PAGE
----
CVS Caremark (CVS) narrowly beat the Street on Tuesday with an 18% bump in second-quarter profits thanks in part to rival Walgreen’s (WAG) recent stumbles, prompting the drug store operator to boost its full-year financial targets.
Shares of the No. 2 drug-store chain jumped almost 3% in the wake of the earnings beat.
Walgreen said it earned $966 million, or 75 cents a share, last quarter, compared with a profit of $816 million, or 60 cents a share, a year earlier. Excluding one-time items, it earned 81 cents a share, besting consensus calls from analysts by a penny.
However, revenue jumped 16.3% to $30.71 billion, barely missing the Street’s view of $30.96 billion.
CVS pleased shareholders by raising its guidance, projecting non-GAAP EPS of $3.32 to $3.38, up from $3.23 to $3.33 previously. The midpoint of the new range, $3.35, would beat estimates by two pennies. Management also backed its call for 2012 free cash flow of $4.6 billion to $4.9 billion.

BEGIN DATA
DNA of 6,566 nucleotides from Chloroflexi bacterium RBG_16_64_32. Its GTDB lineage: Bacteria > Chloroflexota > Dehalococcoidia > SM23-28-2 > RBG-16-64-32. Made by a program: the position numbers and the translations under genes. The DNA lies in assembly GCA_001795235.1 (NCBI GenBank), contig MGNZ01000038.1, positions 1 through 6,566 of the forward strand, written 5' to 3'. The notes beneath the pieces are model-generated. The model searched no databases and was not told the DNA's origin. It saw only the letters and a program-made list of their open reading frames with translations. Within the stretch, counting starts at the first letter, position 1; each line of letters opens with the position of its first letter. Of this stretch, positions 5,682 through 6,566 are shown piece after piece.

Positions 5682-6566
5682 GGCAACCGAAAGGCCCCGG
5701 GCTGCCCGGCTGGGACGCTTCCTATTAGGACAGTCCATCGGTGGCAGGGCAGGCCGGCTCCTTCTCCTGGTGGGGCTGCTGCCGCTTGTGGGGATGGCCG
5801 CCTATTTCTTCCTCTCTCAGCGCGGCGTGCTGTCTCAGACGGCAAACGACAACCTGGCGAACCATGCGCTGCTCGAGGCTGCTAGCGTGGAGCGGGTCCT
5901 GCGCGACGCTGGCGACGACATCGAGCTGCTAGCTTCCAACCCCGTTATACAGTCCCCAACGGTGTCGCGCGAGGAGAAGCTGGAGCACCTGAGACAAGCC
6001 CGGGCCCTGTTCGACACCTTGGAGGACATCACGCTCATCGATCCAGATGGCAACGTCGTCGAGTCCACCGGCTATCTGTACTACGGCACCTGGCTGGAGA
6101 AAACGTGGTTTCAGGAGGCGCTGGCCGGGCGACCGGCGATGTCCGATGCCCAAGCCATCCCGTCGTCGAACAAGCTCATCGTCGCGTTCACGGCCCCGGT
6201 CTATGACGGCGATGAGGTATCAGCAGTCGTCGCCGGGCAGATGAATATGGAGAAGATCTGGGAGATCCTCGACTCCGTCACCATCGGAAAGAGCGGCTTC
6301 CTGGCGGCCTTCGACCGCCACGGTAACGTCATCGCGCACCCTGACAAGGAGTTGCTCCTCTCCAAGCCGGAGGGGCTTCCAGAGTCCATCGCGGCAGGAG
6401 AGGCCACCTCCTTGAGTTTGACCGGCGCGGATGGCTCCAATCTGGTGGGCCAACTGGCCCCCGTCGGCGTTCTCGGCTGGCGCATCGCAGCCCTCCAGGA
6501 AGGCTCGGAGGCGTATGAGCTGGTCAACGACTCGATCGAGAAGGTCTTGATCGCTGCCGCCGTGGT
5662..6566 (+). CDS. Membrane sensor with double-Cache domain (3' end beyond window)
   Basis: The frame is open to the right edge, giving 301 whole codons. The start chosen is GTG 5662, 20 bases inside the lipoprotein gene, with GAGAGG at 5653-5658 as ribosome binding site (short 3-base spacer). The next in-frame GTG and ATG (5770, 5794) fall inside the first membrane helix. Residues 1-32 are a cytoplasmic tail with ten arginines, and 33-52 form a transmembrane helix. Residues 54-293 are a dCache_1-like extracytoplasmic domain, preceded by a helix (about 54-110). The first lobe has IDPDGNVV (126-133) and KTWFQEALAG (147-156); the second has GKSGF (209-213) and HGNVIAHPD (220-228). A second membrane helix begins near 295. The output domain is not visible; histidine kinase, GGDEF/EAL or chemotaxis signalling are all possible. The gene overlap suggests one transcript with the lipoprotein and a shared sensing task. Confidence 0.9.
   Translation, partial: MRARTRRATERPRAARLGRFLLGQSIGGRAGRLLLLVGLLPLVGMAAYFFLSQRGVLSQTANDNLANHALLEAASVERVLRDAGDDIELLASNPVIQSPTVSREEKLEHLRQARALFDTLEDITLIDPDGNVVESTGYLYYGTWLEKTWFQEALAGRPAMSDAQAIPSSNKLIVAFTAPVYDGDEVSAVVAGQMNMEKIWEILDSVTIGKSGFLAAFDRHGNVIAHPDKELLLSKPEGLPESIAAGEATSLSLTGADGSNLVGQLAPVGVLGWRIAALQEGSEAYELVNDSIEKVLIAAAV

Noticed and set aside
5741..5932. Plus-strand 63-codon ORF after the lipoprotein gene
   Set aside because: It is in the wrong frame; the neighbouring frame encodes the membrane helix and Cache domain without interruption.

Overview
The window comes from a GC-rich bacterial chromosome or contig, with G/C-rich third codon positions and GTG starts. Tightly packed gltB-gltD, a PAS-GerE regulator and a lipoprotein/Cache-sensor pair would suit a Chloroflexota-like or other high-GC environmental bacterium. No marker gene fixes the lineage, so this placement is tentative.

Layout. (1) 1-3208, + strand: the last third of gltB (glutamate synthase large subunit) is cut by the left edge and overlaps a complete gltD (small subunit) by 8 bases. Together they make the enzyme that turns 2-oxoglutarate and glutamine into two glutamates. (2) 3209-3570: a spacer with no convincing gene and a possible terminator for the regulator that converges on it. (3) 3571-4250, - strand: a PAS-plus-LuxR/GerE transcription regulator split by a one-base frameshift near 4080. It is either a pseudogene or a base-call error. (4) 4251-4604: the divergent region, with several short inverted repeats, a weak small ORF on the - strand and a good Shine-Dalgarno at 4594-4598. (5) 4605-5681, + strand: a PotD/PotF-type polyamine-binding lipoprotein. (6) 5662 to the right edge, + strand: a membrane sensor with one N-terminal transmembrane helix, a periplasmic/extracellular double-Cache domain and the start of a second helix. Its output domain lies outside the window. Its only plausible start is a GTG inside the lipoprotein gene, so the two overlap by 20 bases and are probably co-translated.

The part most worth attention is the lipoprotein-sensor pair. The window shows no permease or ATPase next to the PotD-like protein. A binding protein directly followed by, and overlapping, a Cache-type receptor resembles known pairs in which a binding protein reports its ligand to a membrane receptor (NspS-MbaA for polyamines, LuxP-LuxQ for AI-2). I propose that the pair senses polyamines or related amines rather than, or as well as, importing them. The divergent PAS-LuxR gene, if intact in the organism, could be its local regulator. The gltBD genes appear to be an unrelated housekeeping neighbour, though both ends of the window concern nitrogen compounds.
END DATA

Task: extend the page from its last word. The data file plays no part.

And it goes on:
CVS, which is also a pharmacy benefits manager, said second-quarter results were boosted by a 28.2% leap in pharmacy services revenue to $18.4 billion.
CVS alluded to the trouble at Walgreen, which only recently resolved a dispute with pharmacy benefits manager Express Scripts (ESRX). The lack of a deal caused Walgreen’s sales to slump, apparently to the benefit of rival CVS.
Second-quarter retail pharmacy sales rose 5.6%, CVS said.
“Our retail business continued to benefit from the market disruption caused by the contractual impasse between two of our competitors, and we have detailed plans in place to maximize retention following their mid-September resolution,” CEO Larry Merlo said in a statement.
Shares of Woonsocket, R.I.-based CVS jumped 2.9% to $46.20 ahead of Tuesday’s open, putting them on pace to extend their 2012 rally of 10%.